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Archive for Wednesday, September 29, 2010

City of Lawrence makes official purchase of former Farmland Industries fertilizer plant

Demolition of the buildings is expected to start by December. The city received $8.5 million in trust fund money from Farmland Industries, money that was set aside to deal with environmental issues.

September 29, 2010, 10:48 a.m. Updated September 29, 2010, 5:09 p.m.

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The Farmland story

Here are some key dates in the history of the Farmland Industries fertilizer plant property on Lawrence's east side:

1954 - Plant begins production of nitrogen fertilizer.

2001 - Plant is shut down after U.S. fertilizer market takes a downturn.

2002 - Kansas City Mo.-based Farmland Industries files for bankruptcy.

2003 - Farmland sells most of its business divisions to competitors, but there’s no taker for the Lawrence plant, which was Farmland’s oldest.

2004 - Roger Billings, an eccentric businessman dubbed “doctor of hydrogen” makes an offer to buy the plant to make hydrogen fuel cells. The deal ultimately stalls and he rescinds the offer.

2005-2010 - City and county commissioners continue to discuss the possibility of buying the property to convert into an industrial park.

June 2010 — City commissioners agree to a deal to assume ownership of the property after an agreement is reached with an Overland Park-based company that had gained a legal interest in the trust fund set aside to clean up the property. The company is allowed to keep about $2 million of the trust fund in exchange for dropping its objections for the city to take over ownership and the remaining $8.5 million that is in the trust fund.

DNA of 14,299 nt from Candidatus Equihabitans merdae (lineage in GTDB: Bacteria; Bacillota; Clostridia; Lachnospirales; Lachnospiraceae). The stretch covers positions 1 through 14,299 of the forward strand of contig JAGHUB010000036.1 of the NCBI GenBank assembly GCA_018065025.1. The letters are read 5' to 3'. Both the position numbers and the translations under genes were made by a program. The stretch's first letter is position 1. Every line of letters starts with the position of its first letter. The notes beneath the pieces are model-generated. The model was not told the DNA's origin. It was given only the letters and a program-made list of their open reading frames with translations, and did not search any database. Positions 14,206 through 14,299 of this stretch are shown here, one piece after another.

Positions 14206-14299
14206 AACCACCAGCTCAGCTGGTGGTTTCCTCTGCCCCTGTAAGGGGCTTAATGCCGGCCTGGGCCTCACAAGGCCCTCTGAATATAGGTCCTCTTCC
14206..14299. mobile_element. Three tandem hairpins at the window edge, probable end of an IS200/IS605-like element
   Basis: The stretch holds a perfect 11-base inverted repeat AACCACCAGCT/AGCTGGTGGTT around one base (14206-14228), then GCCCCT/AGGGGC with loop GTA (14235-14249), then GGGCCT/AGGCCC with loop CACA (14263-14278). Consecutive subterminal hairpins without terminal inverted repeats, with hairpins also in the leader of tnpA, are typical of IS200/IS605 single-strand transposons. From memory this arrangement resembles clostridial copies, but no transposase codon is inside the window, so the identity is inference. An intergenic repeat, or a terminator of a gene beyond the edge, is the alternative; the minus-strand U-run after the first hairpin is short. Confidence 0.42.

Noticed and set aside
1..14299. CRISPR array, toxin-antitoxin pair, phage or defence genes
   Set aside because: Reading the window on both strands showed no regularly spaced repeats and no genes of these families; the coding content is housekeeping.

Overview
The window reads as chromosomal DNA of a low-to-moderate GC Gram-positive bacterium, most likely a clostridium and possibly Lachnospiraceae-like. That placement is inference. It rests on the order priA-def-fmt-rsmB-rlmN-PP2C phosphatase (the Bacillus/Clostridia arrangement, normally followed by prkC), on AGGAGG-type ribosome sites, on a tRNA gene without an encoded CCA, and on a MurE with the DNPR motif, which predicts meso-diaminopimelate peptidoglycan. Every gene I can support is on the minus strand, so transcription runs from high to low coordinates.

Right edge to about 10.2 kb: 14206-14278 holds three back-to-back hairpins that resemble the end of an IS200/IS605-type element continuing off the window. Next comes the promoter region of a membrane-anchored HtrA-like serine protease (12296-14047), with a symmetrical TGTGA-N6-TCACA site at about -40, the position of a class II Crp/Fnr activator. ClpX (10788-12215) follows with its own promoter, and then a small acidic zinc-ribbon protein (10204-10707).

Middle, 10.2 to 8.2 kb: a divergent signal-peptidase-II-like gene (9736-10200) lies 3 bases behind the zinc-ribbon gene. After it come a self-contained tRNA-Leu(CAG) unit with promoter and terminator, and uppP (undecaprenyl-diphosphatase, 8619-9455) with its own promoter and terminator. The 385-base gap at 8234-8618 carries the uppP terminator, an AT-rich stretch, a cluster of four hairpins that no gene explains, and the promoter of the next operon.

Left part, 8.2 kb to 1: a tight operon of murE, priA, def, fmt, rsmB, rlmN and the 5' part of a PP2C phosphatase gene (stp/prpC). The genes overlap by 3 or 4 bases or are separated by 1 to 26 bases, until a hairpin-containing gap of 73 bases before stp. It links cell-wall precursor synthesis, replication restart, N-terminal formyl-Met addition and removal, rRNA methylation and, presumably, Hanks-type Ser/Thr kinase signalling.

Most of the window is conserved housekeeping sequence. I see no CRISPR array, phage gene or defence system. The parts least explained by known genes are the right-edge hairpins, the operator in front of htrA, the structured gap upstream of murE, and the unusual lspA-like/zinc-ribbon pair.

Sept. 29, 2010 — City takes over ownership of the property.

The deal is done.

After more than five years of back-and-forth, the city of Lawrence on Wednesday officially assumed ownership of the former Farmland Industries fertilizer plant on the eastern edge of Lawrence.

City Manager David Corliss confirmed that the final paperwork was signed Wednesday to transfer ownership of the 467-acre piece of ground along Kansas Highway 10 from Farmland’s bankruptcy trust to the city.

“But really, this is just the end of the beginning,” said Corliss, who has overseen the process to gain control of the property, which has been idled since Farmland closed the plant in 2001.

Now, the work begins to convert the environmentally blighted property into a business park that city leaders hope will become a bright spot on the city’s economic development scene.

“I think in 2011 we can expect to start talking to people about locating businesses on parts of this property,” City Commissioner Mike Dever said. “We need to have a certain amount of aggressiveness with this. We’ve made an investment, and now we need to start reaping the rewards.”